Facts are also contingent. Consider another example from science: Immediately following the singularity of the Big Bang, an inflationary period occurred (lasting a tiny fraction of a second). During that inflationary period, the universe — that is, the edges of space-time (not the things within space-time) — expanded faster than the speed of light, resulting in the first step toward the cosmos’s eventual lumpiness, in the form of galaxies, stars, planets. The laws — that is, the facts — of physics were different during the inflation than what scientists are familiar with today — today’s laws of physics breaking down as one looks back closer and closer to the singularity. In this cosmological paradigm, facts are contingent on the peculiar circumstances of the inflationary epoch. This realization points broadly to something capable of being a fact even if we don’t fully understand it.

The sliding scale of certainty and facts’ contingency apply all the more acutely when venturing into other fields. Specifically, the recording of historical events, personages, and ideas, no matter the scholarly intent, often contain biases — judgments, symbols, interpretations — brought to the page by those historians whose contemporaneous accounts may be tailored to self-serving purposes, tilting facts and analyses. In natural course, follow-on historians inadvertently adopt those original biases while not uncommonly folding in their own. Add to this mix the dynamic, complex, and unpredictable (chaotic) nature of human affairs, and the result is all the more shambolic. The accretion of biases over the decades, centuries, and millennia doesn’t of course change reality as such— what happened historically has an underlying matter-of-factness, even if it lingers between hard and impossible to tease out. But the accretion does distort (and on occasion even falsify) what’s understood.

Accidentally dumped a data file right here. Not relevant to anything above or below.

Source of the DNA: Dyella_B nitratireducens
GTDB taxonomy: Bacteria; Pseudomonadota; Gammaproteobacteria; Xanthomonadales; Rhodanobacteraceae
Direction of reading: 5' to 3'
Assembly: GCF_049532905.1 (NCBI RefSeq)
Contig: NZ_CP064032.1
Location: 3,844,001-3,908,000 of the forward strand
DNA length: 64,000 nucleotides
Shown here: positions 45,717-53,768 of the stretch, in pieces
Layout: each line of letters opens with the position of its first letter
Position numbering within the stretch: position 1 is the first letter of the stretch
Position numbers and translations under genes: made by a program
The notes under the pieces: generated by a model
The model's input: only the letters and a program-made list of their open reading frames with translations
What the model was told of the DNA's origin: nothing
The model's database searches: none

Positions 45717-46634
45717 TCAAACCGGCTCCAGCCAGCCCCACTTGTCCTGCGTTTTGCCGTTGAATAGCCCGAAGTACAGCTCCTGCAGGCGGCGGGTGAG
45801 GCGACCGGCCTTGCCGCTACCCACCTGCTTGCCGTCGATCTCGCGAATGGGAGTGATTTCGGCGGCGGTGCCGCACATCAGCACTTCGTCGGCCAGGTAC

This latter point suggests that what’s a fact and what’s true might either intersect or diverge; nothing excludes either possibility. That is, facts may be true (describe reality) or false (don’t describe reality), depending on their content. (Fairies don’t exist in physical form — in that sense, are false — but do exist nonetheless, legendarily woven into elaborate cultural lore — and in that sense, are true.) What’s true or false will always necessitate the presence of facts, to aid determinations about truth-values. Whereas facts simply stand out there: entirely indifferent to what’s true or false, or what’s believed or known, or what’s formally proven, or what’s wanted and sought after, or what’s observable. That is, absent litmus tests of verifiability. In this sense, given that facts don’t necessarily have to be about something that exists, ‘facts’ and ‘statements’ serve interchangeably.